Successful trading stands on three pillars: psychology, market analysis and\ trading systems, and money management. This book will help you explore all three.
The first chapter of this book shows you a new approach to managing your emotions as a trader. I discovered this method while practicing psychiatry. It has greatly improved my trading, and it can help you, too.
The second chapter describes the crowd psychology of markets. Mass behavior is more primitive than individual behavior. If you understand how crowds behave, then you can profit from their mood swings and avoid being swept up in their emotions.
The third chapter of the book shows how chart patterns reveal crowd behavior. Classical technical analysis is applied social psychology, like poll-taking. Trendlines, gaps, and other chart patterns actually reflect crowd behavior.
The fourth chapter teaches modern methods of computerized technical analysis. Indicators provide a deeper insight into mass psychology than classical technical analysis. Trend-following indicators help identify market trends, while oscillators show when trends are ready to reverse.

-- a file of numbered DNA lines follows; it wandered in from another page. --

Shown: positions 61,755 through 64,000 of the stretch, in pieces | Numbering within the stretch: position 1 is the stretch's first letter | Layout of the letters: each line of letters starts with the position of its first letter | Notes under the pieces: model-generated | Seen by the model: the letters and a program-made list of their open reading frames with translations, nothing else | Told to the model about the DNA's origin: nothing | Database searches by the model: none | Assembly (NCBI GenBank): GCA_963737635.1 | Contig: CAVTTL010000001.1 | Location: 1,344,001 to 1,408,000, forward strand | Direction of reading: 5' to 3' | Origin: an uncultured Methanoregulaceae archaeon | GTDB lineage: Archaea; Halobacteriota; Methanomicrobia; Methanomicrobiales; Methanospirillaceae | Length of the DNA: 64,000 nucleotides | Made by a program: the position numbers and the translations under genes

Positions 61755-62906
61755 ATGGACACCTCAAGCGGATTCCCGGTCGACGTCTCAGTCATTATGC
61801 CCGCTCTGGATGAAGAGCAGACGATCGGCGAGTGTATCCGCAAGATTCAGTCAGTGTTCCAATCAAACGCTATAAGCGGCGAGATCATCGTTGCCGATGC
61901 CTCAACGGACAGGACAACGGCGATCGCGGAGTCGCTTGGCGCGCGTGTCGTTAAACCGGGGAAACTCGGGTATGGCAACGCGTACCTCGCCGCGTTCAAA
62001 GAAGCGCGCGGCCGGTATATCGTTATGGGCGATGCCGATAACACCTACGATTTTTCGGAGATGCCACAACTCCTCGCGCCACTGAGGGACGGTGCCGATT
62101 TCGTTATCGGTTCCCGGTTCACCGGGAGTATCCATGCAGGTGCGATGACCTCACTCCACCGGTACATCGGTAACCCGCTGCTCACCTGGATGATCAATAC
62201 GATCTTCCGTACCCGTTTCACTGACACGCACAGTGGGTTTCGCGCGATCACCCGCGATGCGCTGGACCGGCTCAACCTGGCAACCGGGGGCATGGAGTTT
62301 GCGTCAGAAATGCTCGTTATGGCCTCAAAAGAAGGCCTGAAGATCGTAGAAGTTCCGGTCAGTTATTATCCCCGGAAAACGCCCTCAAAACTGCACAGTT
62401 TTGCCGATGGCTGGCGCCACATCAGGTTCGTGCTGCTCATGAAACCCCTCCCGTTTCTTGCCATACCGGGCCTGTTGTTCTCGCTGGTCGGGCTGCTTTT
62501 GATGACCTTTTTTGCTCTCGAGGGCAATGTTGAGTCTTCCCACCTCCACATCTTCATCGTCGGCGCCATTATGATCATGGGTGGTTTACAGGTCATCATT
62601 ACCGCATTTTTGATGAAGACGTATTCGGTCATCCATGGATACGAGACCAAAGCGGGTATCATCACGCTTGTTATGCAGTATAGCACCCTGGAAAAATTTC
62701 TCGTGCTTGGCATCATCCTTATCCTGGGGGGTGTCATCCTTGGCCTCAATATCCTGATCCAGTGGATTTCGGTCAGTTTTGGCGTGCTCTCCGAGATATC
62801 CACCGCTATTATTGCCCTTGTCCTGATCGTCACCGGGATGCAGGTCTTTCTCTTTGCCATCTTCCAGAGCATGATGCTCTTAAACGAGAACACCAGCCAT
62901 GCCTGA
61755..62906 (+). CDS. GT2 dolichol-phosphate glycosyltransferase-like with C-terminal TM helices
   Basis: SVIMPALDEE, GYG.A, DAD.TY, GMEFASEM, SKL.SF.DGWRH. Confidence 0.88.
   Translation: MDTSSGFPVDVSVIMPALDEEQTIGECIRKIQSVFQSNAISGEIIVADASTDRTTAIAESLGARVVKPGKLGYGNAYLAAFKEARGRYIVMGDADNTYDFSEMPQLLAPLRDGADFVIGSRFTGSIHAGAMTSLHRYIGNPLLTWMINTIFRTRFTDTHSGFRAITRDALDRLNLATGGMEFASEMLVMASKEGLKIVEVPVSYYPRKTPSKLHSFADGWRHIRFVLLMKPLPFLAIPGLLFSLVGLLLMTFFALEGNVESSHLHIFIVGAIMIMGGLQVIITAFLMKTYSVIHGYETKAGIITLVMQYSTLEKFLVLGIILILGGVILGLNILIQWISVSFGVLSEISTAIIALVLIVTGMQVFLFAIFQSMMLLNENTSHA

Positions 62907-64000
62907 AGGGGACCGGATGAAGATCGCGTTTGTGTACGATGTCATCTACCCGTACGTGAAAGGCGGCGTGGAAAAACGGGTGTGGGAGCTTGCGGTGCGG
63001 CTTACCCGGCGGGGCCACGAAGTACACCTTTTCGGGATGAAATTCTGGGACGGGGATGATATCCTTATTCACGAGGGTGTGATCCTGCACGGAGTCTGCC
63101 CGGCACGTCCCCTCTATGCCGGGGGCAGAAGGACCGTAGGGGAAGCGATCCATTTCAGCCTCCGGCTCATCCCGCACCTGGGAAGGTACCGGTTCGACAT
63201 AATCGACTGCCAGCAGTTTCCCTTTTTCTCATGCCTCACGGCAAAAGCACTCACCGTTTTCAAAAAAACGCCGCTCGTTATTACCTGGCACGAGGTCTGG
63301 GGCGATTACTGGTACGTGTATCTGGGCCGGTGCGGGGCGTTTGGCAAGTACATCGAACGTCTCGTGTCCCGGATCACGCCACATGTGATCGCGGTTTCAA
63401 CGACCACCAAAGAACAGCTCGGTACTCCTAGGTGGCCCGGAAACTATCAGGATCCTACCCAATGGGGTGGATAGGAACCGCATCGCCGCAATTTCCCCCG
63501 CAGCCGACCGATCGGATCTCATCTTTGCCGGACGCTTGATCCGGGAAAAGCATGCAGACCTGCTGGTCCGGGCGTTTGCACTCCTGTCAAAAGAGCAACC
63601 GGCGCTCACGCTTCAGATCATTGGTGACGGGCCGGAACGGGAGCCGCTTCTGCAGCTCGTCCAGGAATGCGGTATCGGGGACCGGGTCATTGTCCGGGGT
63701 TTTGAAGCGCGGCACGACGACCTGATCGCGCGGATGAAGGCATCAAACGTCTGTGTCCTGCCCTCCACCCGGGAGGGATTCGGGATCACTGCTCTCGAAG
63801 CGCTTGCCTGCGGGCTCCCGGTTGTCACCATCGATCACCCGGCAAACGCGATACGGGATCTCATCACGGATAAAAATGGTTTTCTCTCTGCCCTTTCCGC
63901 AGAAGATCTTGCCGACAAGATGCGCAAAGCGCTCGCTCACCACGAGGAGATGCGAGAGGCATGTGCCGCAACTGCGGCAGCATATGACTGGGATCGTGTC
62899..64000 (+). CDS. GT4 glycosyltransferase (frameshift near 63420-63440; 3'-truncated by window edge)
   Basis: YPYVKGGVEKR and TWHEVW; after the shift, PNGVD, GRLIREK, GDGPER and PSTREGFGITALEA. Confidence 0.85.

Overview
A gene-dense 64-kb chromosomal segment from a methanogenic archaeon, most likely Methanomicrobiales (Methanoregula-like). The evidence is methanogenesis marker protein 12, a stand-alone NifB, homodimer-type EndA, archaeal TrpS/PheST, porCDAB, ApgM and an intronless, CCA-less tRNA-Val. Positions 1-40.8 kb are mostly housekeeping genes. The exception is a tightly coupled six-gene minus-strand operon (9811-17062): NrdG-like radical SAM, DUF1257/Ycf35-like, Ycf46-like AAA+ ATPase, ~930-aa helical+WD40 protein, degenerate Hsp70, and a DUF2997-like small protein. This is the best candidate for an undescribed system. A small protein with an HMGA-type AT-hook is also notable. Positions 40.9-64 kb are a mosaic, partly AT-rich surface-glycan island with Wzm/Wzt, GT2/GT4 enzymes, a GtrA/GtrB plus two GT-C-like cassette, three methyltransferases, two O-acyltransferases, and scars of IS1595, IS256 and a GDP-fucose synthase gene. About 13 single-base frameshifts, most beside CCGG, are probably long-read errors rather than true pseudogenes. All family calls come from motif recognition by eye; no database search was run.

Volume and open interest also reflect crowd behavior. The fifth chapter focuses on them as well as on the passage of time in the markets. Crowds have a very short attention span, and a trader who relates price changes to time gains a competitive advantage.
Sentiment indicators measuring the opinions of investors and traders are profiled in the seventh chapter. Crowds follow trends, and it often pays to join them when prices are moving. Sentiment indicators show when it is time to abandon the crowd—before it misses an important reversal.
The eighth chapter reveals two proprietary indicators. Elder-ray is a price-based indicator that measures the power of bulls and bears below the surface of the markets. Force Index measures prices and volume. It shows whether the dominant market group is becoming stronger or weaker.
The ninth chapter presents several trading systems. The Triple Screen trading system is my own method. I have used it for years. This and other systems show you how to select trades and find entry and exit points.
The tenth chapter focuses on money management. This essential aspect of successful trading is neglected by most amateurs. You can have a brilliant trading system, but if your money management is bad, then a short string of losses will destroy your account. Trading without proper money management is like trying to cross a desert barefoot.
You are about to spend many hours with this book. When you find ideas that seem valuable to you, test them in the one crucible that matters—your own experience. You can make this knowledge your own only by questioning it.
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